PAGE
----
Leveraging accreditation to integrate sustainable information literacy instruction into the medical school curriculum

Case Study

Leveraging accreditation to integrate sustainable information literacy instruction into the medical school curriculum

Natalie Tagge

doi: http://dx.doi.org/10.5195/jmla.2018.276



While the term “information literacy” is not often used, the skills associated with that concept are now central to the mission and accreditation process of medical schools. The simultaneous emphasis on critical thinking skills, knowledge acquisition, active learning, and development and acceptance of technology perfectly positions libraries to be central to and integrated into the curriculum.

Case Presentation

This case study discusses how one medical school and health sciences library leveraged accreditation to develop a sustainable and efficient flipped classroom model for teaching information literacy skills to first-year medical students. The model provides first-year medical students with the opportunity to learn information literacy skills, critical thinking skills, and teamwork, and then practice these skills throughout the pre-clerkship years.


The curriculum was deemed a success and will be included in next year’s first-year curriculum. Faculty have reported substantial improvements in the information sources that first-year medical students are using in subsequent clinical reasoning conferences and in other parts of the curriculum. The effectiveness of the curriculum model was assessed using a rubric.


Many changes to medical education in the past decade have been the result of the recommendations of the Association of American Medical Colleges (AAMC) and the Liaison Committee on Medical Education (LCME). These changes have led to the development of a new medical education model that emphasizes “critical thinking, lifelong learning skills” [1]. To help students achieve learning outcomes related to these broad goals, new instructional strategies and technologies can and have been leveraged. One significant and widely adopted example is the flipped classroom model, which frees up in-class time for active learning and formative assessment. The flipped classroom model allows students to be introduced to concepts in prework in the form of readings, video lectures, or activities and “then come together to drive beyond the basics to develop skills that cannot be taught in a lecture” [2]. With this model, it is much easier to provide meaningful interventions and guidance while determining whether students are practicing teamwork and developing knowledge acquisition skills [3].

This model is well aligned to the Association of College & Research Libraries (ACRL) Framework for Information Literacy for Higher Education frames, particularly “Searching as Strategic Exploration” [4]. Furthermore, the case-based format commonly used during the in-class portion of a flipped classroom model allows information literacy skills to be introduced naturally and pragmatically to students [5].

In 2015, LCME recommended that the Temple University Lewis Katz School of Medicine integrate more active learning into the curriculum. LCME also discussed the program objective “self-directed and life-long learning” [6], which is philosophically similar to information literacy and includes the goals of independent identification and critical appraisal of information.

In 2016, the School of Medicine began integrating more active learning methods into the curriculum through clinical reasoning conferences (CRCs). These conferences were designed in collaboration with the Temple University Center for Advancement in Teaching to address medical students’ self-directed and lifelong learning skills. The CRCs follow a flipped model in which students are given a clinical case, pre-conference materials (typically readings), and an evaluative test prior to the in-person conference. During the conference, students work in groups based on their doctoring college, a four-year academic community in which students learn clinical skills. Students are given the clinical case questions, are asked to find the answers, and present their results to the class.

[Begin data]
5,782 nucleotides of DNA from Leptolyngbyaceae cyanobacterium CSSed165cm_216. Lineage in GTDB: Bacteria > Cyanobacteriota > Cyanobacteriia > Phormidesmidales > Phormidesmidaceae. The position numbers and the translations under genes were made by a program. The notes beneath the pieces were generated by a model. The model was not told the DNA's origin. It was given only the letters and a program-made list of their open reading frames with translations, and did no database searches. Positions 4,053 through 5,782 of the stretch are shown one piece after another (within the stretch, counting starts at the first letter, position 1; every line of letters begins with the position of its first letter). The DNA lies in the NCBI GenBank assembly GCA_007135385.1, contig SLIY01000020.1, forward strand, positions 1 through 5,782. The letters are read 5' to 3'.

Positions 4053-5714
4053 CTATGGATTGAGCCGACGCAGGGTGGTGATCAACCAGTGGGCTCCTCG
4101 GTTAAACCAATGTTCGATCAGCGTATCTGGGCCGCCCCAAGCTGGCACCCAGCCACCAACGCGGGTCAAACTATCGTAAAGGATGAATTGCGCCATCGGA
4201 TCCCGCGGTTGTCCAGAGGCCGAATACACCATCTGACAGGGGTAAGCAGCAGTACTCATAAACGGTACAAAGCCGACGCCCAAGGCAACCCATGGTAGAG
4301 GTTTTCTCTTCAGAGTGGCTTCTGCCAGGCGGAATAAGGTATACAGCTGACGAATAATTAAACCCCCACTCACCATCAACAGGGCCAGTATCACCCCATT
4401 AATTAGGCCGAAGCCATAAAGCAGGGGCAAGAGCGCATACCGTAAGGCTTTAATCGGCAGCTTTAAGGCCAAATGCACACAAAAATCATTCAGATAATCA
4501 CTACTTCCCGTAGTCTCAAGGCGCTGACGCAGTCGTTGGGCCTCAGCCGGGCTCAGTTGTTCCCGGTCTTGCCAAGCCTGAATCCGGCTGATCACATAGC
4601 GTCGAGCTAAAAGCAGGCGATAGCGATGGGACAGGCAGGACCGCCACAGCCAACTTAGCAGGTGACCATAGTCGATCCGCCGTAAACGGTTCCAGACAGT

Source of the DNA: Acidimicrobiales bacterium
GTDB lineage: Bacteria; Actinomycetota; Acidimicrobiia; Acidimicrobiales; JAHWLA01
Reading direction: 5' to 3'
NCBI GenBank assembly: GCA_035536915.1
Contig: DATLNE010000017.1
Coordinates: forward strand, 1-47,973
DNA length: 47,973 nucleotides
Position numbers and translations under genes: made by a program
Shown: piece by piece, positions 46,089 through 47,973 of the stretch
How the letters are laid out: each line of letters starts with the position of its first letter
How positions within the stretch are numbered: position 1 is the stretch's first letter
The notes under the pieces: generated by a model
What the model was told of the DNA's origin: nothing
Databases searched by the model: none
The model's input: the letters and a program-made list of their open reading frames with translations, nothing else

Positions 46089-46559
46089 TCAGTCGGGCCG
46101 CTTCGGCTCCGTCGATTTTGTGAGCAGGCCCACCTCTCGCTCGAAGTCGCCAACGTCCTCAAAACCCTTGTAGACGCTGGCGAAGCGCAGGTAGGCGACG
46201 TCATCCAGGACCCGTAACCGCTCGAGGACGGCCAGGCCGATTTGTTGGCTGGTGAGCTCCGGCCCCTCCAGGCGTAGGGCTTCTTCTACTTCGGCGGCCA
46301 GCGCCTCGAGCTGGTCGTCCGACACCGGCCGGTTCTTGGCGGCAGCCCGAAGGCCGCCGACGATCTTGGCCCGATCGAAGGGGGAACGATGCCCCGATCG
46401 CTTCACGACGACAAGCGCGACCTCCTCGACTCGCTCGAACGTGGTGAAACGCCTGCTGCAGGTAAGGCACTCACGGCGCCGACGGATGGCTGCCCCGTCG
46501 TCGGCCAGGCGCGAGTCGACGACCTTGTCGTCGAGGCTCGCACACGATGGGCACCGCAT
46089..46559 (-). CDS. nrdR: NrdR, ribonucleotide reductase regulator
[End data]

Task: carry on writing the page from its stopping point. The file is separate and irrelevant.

During CRCs, students need basic information literacy skills so that when they are confronted with a question, they can think critically about appropriate places to search for the information that is needed to answer the question and evaluate the appropriateness and accuracy of the information for their needs. The School of Medicine found that many students were citing dubious sources and were not able to successfully evaluate or analyze their source selection, leading faculty to reach out to the Temple University Ginsburg Health Sciences Library for assistance.


This case study discusses how one health sciences library collaborated with a medical school to integrate information literacy skill building into a flipped classroom curriculum model that provides students with the opportunity to learn information literacy skills, critical thinking skills, and teamwork and then practice these skills throughout their pre-clerkship years. The effectiveness of the curriculum model was assessed using a rubric (supplemental Appendix A).


During a series of meetings in spring 2016, a group of medical faculty (including a dean) and librarians (including the library director) met to discuss medical students’ information literacy needs and ways that the library could help address these needs. In the first meeting, librarians listened to the medical faculty’s concerns and the issues that they had observed in the CRCs. The group came to the consensus that the best way to get students to concentrate on thinking about information was to design one library-led CRC for first-year medical students that focused more on process than answers. A medical faculty member and librarian would work collaboratively to create this CRC. The CRC would consist of librarian-created videos to be watched prior to the CRC, a quiz that tested the students’ learning from the videos, and faculty-written cases and case questions.